Which kindled the memory of being in the ITN news building trying to flog IT to one of the companies based there (Might have been Ch 4 news - I forget). I said to the IT Director that Drop The Dead Donkey was one of my favourite comedy programmes. He looked at me deadpan and said "Comedy? Everyone in this building think it's a documentary".
I Spent too much of my life living that pointless life in Gov IT environments where I measured a good week by not thrusting a pencil in to some under performing managers forehead. I tend to come out in hives, or grind my teeth because of accuracies in the little I’ve seen of those programs.


Sent from my iPad using Tapatalk
 

LARD

LE
Series 4 of Cardinal in BBC2. Brilliant and atmospheric. The female cop is rather attractive too.
 
Just started watching series 6 of Bosch which for me is probably the best tv series of recent years. I have posted on this before but its worth repeating. It has the most intelligent of scripts, all the characters are well developed as the series progresses, there are multiple story lines, the lead, played by Titus Welliver, has a coherent backstory and shades of darkness to his character and the production values are tip top. Well worth watching.
 

BigT

LE
I see Portillo has become a hard lefty - I watched the first episode of his Empire series on India and it seemed as though they'd looked for anyone with a grudge against Britain (not hard in India, grant you) to slang us off and tell us what a disaster it was having the British there for 150 years. I haven't watched the following two episodes (West Indies and Southern Africa) but from the trailers it looks like much more of the same. Not what I'd generally expect from Channel 5, more the sort of fare that the BBC or Channel 4 revel in.
Funnily there are some of the older generation who having gone through independence actually miss us being in charge particularly when it comes to infrastructure like the crumbling railway system. There was an old bloke on early hours Radio 5 a few months back saying how flood damage to rail lines was repaired as soon as the water level dropped but now lines can be out of use for months.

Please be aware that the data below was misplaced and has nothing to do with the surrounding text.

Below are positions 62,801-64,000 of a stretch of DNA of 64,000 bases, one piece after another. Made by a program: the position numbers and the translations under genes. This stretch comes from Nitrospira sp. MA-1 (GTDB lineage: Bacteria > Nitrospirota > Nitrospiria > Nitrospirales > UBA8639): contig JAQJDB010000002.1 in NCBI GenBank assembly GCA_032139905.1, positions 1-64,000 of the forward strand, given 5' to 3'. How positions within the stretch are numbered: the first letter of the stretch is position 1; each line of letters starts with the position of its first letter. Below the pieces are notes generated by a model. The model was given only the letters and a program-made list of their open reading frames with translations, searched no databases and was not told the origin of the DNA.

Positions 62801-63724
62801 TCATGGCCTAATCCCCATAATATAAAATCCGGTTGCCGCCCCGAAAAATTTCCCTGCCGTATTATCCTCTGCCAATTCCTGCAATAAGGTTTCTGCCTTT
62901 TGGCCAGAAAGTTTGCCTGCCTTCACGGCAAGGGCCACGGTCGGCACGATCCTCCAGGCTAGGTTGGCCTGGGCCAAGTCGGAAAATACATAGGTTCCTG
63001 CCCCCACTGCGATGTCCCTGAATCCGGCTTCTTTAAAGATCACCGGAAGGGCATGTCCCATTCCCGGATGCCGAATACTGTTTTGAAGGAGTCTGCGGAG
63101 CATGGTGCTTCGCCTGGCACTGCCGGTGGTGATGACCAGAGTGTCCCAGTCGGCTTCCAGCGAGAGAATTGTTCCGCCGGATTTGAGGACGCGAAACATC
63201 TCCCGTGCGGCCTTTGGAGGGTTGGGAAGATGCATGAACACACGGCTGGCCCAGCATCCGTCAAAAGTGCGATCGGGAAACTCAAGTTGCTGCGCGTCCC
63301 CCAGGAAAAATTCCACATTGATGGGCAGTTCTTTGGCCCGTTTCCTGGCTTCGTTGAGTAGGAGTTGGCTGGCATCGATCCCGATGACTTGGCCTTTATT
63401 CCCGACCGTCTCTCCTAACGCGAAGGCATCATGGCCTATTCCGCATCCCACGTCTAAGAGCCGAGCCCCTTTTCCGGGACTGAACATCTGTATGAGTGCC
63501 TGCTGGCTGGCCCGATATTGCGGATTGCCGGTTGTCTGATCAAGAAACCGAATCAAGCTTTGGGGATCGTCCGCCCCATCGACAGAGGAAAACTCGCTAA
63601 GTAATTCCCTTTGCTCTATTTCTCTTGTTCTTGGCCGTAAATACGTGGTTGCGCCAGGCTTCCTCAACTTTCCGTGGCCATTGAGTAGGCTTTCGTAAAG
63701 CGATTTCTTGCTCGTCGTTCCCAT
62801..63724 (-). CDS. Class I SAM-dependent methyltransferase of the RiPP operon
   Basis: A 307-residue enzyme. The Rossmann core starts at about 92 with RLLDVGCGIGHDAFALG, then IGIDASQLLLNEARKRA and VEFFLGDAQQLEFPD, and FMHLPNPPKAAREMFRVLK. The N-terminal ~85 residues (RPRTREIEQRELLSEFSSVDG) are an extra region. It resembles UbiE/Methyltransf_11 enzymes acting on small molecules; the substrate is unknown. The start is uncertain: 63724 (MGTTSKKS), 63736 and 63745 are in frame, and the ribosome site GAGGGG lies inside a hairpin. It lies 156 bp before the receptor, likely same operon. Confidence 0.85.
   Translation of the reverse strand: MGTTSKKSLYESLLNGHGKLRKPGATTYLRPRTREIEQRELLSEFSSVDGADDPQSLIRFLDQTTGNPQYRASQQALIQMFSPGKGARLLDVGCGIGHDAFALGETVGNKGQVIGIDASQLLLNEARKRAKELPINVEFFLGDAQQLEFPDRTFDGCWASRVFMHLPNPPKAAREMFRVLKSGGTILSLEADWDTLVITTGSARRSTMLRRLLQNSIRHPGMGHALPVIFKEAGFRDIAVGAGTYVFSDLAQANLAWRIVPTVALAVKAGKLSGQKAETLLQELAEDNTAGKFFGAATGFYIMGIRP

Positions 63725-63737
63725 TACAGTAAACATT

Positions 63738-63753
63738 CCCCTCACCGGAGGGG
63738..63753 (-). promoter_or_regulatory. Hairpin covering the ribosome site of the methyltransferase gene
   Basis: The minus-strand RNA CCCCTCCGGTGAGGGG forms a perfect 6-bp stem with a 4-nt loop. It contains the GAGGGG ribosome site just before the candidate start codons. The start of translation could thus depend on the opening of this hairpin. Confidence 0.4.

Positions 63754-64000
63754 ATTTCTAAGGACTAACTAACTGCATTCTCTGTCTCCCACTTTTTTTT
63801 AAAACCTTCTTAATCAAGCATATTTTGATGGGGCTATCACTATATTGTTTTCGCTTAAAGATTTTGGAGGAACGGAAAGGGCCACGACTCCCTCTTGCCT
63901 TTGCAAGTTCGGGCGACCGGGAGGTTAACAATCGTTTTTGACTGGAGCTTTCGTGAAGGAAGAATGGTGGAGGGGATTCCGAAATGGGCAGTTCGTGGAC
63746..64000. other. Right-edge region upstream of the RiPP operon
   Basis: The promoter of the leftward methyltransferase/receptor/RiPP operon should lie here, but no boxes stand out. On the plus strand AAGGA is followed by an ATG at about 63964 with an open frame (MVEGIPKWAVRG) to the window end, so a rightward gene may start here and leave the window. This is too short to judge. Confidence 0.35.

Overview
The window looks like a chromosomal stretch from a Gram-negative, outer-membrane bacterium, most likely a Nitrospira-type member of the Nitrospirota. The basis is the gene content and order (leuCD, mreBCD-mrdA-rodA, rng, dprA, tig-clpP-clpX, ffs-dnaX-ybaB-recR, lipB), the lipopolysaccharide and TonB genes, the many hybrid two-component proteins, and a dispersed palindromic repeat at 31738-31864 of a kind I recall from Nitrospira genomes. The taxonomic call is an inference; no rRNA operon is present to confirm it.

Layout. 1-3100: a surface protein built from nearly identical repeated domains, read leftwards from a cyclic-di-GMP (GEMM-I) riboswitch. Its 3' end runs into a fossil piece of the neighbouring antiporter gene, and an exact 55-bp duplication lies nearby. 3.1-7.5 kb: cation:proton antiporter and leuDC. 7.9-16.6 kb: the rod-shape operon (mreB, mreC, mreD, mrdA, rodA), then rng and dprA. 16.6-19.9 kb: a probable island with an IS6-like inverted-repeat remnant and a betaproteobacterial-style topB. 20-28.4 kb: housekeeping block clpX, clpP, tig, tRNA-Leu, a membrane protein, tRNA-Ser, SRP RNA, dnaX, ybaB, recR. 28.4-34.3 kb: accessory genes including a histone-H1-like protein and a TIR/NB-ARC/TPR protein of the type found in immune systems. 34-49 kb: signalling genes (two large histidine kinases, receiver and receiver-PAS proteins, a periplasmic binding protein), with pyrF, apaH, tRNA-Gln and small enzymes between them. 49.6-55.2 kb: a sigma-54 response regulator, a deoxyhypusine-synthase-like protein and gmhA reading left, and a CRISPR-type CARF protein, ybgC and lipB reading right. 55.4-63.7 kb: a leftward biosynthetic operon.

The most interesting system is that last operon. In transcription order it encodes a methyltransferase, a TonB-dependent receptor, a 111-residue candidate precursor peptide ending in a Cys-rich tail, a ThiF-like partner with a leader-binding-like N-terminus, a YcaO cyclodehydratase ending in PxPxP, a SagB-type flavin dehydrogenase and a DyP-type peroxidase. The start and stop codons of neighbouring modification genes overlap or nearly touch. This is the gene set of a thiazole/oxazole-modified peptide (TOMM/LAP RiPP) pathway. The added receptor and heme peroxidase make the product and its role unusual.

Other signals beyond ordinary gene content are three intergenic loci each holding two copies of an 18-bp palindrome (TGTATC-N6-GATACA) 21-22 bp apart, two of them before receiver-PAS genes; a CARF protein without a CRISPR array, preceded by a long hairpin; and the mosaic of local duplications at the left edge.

Space Force on Netflix.
A sitcom about an American bid to militarise space. I'm not a fan of US sitcoms overall and this one is of the mould but has a bit more to it.

The first episode seemed a bit too spoofy, I almost expected Lloyd Bridges and Leslie Nielsen to show up. But I stuck with it and it works ok with some laugh out loud moments. The Senate hearing is especially good with some obvious political nods to the senators but no direct nods to Trump, you only know of POTUS by that very acronym. They've kept partisan politics out of it and aren't trying to make a socially relevant statement.

Steve Carrell gives a reigned in performance as the Commander, but the show belongs to John Malkovich as his chief science advisor. Damn that man can act, he adds little nuances and delivers his lines in a long suffering, how the hell are you in charge way that are hysterical.

It's not perfect and theres a few US sitcom moments, some cliched characters but no whacky ones.
Worth a watch but dont judge it by the first episode.
 

Alamo

LE
Friday Night Dinner. Comedy on Netflix about a Jewish family that gathers for dinner every ... well, you get the idea. The Jewish bit isn’t really relevant it’s just the setting. Stars Simon Bird from The Inbetweeners. Really funny.
 

dan_brown

War Hero
Friday Night Dinner. Comedy on Netflix about a Jewish family that gathers for dinner every ... well, you get the idea. The Jewish bit isn’t really relevant it’s just the setting. Stars Simon Bird from The Inbetweeners. Really funny.
Was looking for something to watch with the family after just finishing "Upload" - we're 3 episodes in of S1 (6 seasons) and we're loving this.
 

TAFKA

Old-Salt
I can never understand why, when it comes to blaming someone for slavery, that the Arabs seem to get off scot free. For over a thousand years they enslaved millions of Africans and treated them with the utmost cruelty. The women kept as sex slaves and the men were invariably castrated. The lack of their descendants in the Middle-East is striking. They also took hundreds of thousands of slaves from Europe. Their predation was only stopped in the 19th century by guess who? Why the nasty British! In fact I believe it carried on in places such as Oman well into the 20th century.
Having spent a fair bit of the 90s in various Middle East locations and seeing how the locals treat Indians, Bangladeshis and Filipinos, I'd say they haven't really stopped slavery.